When we work with clients who are planning a book series, two questions frequently come up:
After the first cover is designed, what will you charge me to design the others?
The answer is, it depends on the degree of change needed. Authors and publishers of a series should be aware of the issues involved and ask plenty of questions in advance to avoid unpleasant surprises later.
Some designers hold that a new title triggers a full design fee, even if it’s clear that they’ll spend very little time on the job.
We were recently hired by a publisher to create the second cover in his series. He had every intention of hiring the designer of his first cover for the second book. He explained that the cover image and the series title would remain the same, and only the subtitle and back cover text would change.
When he was told by the original designer that this would be considered a new title and a full redesign cost, he rightfully considered this a “gotcha.” We negotiated a fair price that would cover our time, a price that was less than the original designer wanted.
The above example is the simplest situation, and an uncommon one. Most follow-on covers in a series involve more work than many authors realize. We’ll often be asked, “Doesn’t it take just a few minutes to swap out the image and type over the old title with the new one?” In a word, no.
Changing the image involves finding (or creating) one that is compatible with the first cover. Even if the publisher provides the image, it almost always contains different colors and may have different proportions.
In a series design, it’s essential to communicate to the buyer that the titles are related, and at the same time, unique. Changing the picture usually means changing the background color and the color of the front cover text. If the new image cannot be cropped to the same proportions that were used on the first cover, then it can take considerable time to rearrange all the elements while remaining true to the established design.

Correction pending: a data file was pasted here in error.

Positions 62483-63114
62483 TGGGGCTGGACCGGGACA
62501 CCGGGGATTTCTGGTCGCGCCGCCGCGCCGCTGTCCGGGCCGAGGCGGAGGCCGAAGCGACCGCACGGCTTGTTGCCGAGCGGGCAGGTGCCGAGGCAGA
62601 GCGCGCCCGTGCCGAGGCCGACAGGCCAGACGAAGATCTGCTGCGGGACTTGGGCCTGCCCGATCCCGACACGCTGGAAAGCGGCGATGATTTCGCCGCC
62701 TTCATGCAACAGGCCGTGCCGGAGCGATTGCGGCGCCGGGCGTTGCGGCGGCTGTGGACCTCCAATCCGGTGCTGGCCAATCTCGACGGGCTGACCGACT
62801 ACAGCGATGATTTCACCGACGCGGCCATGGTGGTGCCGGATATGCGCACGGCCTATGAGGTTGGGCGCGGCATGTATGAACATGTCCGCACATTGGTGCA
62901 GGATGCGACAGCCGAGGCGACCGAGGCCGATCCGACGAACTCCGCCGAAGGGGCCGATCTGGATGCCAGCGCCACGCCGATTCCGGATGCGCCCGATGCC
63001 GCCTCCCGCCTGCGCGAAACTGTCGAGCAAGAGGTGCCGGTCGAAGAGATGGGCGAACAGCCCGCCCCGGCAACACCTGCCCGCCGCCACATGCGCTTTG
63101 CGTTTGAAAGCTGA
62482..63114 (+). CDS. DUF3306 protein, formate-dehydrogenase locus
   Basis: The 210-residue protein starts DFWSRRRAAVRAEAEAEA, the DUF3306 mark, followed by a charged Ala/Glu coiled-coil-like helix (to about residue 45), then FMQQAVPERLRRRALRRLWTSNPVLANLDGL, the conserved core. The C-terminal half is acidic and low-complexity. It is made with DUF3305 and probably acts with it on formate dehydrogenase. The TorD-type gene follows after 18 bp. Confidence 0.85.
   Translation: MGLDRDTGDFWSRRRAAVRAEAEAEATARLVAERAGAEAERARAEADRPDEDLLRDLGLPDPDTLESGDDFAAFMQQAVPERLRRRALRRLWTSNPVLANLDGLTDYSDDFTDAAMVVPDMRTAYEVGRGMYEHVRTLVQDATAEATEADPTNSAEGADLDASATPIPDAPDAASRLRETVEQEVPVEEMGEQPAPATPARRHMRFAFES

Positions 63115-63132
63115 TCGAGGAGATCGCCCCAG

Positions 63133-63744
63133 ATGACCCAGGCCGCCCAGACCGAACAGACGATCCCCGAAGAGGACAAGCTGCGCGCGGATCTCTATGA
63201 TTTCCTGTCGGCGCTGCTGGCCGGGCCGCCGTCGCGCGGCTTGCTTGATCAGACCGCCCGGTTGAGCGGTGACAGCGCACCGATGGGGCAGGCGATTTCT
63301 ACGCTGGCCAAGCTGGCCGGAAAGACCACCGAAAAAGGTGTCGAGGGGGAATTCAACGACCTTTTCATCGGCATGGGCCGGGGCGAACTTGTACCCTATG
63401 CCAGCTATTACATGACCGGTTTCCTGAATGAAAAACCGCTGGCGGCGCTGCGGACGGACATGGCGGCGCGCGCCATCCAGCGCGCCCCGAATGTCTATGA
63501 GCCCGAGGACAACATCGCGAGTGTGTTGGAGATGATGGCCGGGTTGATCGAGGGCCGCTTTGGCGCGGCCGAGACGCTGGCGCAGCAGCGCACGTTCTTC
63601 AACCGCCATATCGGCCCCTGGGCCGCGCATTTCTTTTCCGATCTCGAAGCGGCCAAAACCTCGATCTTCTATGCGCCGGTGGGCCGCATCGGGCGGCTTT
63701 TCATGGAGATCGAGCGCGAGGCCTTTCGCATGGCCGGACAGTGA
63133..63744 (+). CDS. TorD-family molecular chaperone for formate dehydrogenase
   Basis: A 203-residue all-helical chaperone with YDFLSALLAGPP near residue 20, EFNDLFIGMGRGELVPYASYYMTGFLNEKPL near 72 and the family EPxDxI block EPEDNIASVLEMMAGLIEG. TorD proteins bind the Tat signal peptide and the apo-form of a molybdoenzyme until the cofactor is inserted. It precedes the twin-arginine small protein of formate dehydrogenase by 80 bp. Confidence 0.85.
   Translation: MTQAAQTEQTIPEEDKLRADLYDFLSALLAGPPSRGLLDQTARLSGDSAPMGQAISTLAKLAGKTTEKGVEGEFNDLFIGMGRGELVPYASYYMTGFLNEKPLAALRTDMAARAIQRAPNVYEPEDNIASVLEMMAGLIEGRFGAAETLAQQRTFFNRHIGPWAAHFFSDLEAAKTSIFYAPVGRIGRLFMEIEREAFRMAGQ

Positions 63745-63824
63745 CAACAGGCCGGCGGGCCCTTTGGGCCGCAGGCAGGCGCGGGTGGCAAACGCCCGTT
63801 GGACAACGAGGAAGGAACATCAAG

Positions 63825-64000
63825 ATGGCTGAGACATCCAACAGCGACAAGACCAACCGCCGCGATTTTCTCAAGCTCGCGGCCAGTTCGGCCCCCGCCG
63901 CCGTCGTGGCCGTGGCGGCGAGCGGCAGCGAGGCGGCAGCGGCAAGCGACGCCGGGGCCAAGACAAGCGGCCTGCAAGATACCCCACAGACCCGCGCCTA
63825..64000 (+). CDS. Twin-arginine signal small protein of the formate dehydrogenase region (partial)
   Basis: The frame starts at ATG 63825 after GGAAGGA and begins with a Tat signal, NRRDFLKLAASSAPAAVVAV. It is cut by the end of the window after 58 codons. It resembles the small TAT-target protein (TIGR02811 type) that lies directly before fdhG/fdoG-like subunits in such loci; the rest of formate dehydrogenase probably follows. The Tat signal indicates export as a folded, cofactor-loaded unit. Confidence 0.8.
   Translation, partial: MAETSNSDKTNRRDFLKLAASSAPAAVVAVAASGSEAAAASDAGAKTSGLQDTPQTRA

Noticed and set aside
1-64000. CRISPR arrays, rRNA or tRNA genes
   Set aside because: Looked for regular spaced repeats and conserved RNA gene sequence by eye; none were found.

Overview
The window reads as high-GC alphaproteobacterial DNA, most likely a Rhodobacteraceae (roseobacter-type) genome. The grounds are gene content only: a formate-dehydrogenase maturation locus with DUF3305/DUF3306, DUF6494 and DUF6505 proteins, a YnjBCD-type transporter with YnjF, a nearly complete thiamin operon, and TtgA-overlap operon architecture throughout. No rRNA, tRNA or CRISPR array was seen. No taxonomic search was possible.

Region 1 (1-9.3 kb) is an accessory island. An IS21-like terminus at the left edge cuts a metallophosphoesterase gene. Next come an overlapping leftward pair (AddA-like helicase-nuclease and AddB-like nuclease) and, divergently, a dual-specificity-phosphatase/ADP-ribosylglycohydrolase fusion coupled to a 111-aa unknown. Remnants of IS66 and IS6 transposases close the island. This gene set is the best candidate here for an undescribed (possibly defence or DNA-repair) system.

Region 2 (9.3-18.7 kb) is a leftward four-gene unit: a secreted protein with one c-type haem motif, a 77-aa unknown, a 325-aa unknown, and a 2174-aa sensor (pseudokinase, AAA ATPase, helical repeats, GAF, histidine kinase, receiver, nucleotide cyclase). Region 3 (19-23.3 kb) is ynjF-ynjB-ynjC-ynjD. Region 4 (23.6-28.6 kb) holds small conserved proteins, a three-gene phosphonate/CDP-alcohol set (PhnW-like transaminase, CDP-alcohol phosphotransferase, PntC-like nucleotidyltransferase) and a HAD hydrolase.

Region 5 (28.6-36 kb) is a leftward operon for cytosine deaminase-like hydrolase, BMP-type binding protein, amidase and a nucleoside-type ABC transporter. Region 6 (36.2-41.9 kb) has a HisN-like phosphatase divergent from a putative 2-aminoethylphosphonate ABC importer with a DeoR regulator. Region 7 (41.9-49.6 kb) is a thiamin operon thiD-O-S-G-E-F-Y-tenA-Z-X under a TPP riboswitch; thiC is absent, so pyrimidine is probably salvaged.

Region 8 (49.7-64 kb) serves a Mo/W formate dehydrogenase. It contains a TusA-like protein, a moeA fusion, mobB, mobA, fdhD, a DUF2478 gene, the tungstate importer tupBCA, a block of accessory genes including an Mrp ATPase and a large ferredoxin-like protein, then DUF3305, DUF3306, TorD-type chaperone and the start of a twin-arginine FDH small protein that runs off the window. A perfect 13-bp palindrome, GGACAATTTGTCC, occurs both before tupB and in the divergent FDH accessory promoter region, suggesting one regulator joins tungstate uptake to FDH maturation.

At 1106 Design, we typically recommend our Level 1 Cover Design for the first book in the series, so that the publisher has access to all the information necessary to design the series correctly from the start. Then we recommend our lower levels of design for the follow-on titles. Sometimes we negotiate a different solution, again depending on the amount of work involved.
The second question we often hear from authors is:
Will you give me the files from the first cover so I can design the others myself?
This request is rooted in a misunderstanding of the issues involved in cover design. In addition to the easily seen elements of cover design, there are many unseen elements that designers attend to behind the scenes, including the proper preparation of the digital files required by the printer.
We often talk to authors who purchased the software they thought they needed, spent countless hours trying to master it, and then were disappointed to discover that their printer rejected the files.
Publishing one book can be a hobby or a business. Publishing a series is always a business. Contact us today to get the expert help you need to launch your book business in the best possible way.